The Crusades Through Arab Eyes Hardcover – Dec 1984
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'A useful and important analysis adding much to existing western histories ... worth recommending to George Bush.' London Review of Books 'Well-researched and highly readable.' The Guardian 'A wide readership should enjoy this vivid narrative of stirring events.' The Bookseller 'An inspiring story ... Very readable ... Well translated ... Warmly recommended.' The Times Literary Supplement 'Very well done indeed ... Should be put in the hands of anyone who asks what lies behind the Middle East's present conflicts.' Middle East International --This text refers to the Paperback edition.
About the Author
Amin Maalouf was formerly director of the leading Beirut daily an-Nahar, and the editor of Jeune Afrique. His published works in English translation include Leo the African, Samarkand and Balthasar's Odyssey. He lives in Paris.
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Top Customer Reviews
We have a wealth of information the Christian response to Islam's rise. Look at the thousands upon thousands of volumes on Byzantium, the Papacy, and the Frankish Empire. In fact, we're so used to having the picture painted as 'evil Islam attacks defenseless Europe' that the Crusades almost axiomatically become 'justice' rather than what they were, which was an exercise in barbarity. And that isn't just barbarity against Muslims. It was barbarity against EVERYONE different. Crusaders murdered countless numbers of Jewish people on their march to the east, and even eventually ended up sacking and destroying the Orthodox Byzantine Empire in 1204 (Fourth Crusade). At the behest of the scheming Venetians, no less, who wanted a Latin Emperor. Muslim civilization counted among its strong points an extremely refined and advanced culture that was shocked by the unbelievable animal cruelty of the Crusaders. I am not attacking Christianity nor defending the invasions of Islam into Europe. But it is hardly fair to compare the Muslim rule in Spain, which was one of the most advanced and tolerant nations on the face of the planet, with the butchery of the Crusades.Read more ›
But those were the times when the elite of Europe were speaking Arabic-which they shun today-.And those were the glorious times when the science and medicine in Muslim world was far more superior than those of Christian west.
Maalouf utilizes the perspective of Arab historians of the day in order to give the book a high degree of legitimacy. This analysis based of primary sources is the reason that I would recommend this book to anyone who is interested in history, and of course anyone who wishes to fully understand the Crusades.
It appears that he has two conflicting identities, Arabic and Christian. As the title suggests, it is the Arab identity that dominates this narrative. Our “historian” is really a journalist and novelist. The author summary informs us, “Maalouf mixes fascinating historical facts with fantasy and philosophical ideas. In an interview Maalouf has said that his role as a writer is to create ‘positive myths’.”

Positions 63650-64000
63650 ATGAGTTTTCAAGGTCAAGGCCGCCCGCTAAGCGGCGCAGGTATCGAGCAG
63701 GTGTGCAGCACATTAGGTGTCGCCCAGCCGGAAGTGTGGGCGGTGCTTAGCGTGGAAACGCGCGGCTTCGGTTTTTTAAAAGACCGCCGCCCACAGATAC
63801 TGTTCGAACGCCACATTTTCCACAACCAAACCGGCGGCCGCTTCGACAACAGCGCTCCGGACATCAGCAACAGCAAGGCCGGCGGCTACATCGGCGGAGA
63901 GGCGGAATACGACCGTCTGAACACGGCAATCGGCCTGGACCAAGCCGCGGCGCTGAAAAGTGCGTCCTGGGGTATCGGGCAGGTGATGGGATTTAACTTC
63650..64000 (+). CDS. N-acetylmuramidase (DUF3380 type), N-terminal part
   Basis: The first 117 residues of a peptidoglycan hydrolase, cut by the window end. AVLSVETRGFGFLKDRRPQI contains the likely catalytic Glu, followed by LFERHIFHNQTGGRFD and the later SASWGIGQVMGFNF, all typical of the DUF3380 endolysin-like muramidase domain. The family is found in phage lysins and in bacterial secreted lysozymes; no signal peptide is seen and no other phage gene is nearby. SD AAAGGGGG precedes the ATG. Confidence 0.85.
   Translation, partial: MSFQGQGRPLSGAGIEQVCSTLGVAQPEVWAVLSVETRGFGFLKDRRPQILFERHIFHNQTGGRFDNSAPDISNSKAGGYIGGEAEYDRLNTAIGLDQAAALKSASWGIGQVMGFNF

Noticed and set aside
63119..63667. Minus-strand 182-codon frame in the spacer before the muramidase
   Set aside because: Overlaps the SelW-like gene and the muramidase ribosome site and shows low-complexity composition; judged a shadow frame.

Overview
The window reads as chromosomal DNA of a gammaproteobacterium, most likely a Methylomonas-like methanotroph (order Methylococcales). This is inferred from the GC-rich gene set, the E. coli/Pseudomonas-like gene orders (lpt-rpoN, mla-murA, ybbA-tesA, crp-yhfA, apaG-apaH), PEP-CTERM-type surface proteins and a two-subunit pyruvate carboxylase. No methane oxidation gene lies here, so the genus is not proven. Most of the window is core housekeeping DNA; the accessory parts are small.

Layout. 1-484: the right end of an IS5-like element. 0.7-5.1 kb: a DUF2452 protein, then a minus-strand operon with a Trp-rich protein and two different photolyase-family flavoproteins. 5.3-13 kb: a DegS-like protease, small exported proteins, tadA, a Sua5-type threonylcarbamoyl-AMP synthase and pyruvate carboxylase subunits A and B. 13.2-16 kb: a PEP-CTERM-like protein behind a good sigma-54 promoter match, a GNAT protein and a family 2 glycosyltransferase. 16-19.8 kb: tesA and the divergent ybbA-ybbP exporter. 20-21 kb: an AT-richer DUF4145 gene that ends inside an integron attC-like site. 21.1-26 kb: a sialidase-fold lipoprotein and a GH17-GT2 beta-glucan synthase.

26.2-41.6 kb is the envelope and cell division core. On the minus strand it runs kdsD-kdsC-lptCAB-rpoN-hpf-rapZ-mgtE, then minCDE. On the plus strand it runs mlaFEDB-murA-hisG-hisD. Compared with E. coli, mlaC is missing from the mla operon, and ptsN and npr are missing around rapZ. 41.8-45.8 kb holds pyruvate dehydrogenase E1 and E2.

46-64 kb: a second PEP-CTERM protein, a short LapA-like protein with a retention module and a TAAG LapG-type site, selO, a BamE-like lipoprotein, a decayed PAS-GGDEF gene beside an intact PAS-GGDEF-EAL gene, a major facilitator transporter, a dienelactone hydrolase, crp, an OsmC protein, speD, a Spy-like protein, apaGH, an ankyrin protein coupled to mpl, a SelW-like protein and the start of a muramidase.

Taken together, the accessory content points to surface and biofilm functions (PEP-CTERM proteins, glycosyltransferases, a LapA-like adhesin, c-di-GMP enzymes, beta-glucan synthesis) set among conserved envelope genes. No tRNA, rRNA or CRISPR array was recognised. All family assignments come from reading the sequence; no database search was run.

There could not be a better description of this book. Carr reminds us that history is seeing the past through the eyes of the present, and our author is interpreting the Crusades though what is currently happening in the Arab world.
Imposing the Present onto the Past
A good example appears on the very first page of the Prologue. We are told that after fleeing from the conquest of Jerusalem to Baghdad, Abu Sa‘d al-Hárawi addresses the Caliph with a passionate speech asking for help. I looked up the source of that speech in the book [book:Arab Historians of the Crusades|287389]. [Search for the PDF version, or read my review (https://www.goodreads.com/review/show/1250617672) of the highlights]. Most of what he quotes can be identified, except the line, “Never have the Muslims been so humiliated, never have their lands been so savagely devastated.Read more ›
Most recent customer reviews
Translated from the French, this book forgives no-one but does seek to set the record straight re The Crusades and the angst that we here in the west inherited as a result of our... Read morePublished 11 months ago by DDolsen
Some reviewers criticize this book as not being objective but it was never meant to be. This book is an attempt to approach the crusades from an Arab perspective by relying on Arab... Read morePublished on Aug. 27 2003
Not a bad book, that paints muslims colourfully as a poor little people constantly crushed by evil christians. It starts in 1099 with first crusade. Read morePublished on Aug. 12 2003 by Vavra Daniel
Having read several books about the crusades, I think this one is pretty much objective although viewed from a different viewpoint than the one westerners have been used to. Read morePublished on May 12 2003 by Bertrand Mueller
Finally, someone with the courage and knowledge was brave enough to illuminate readers about a much misunderstood and little debated period. Read morePublished on Feb. 16 2003
When trying to understand the crusades we must distinguish between the geopolitical situation the west was responding to and the resourses and manpower available to it. Read morePublished on Jan. 10 2003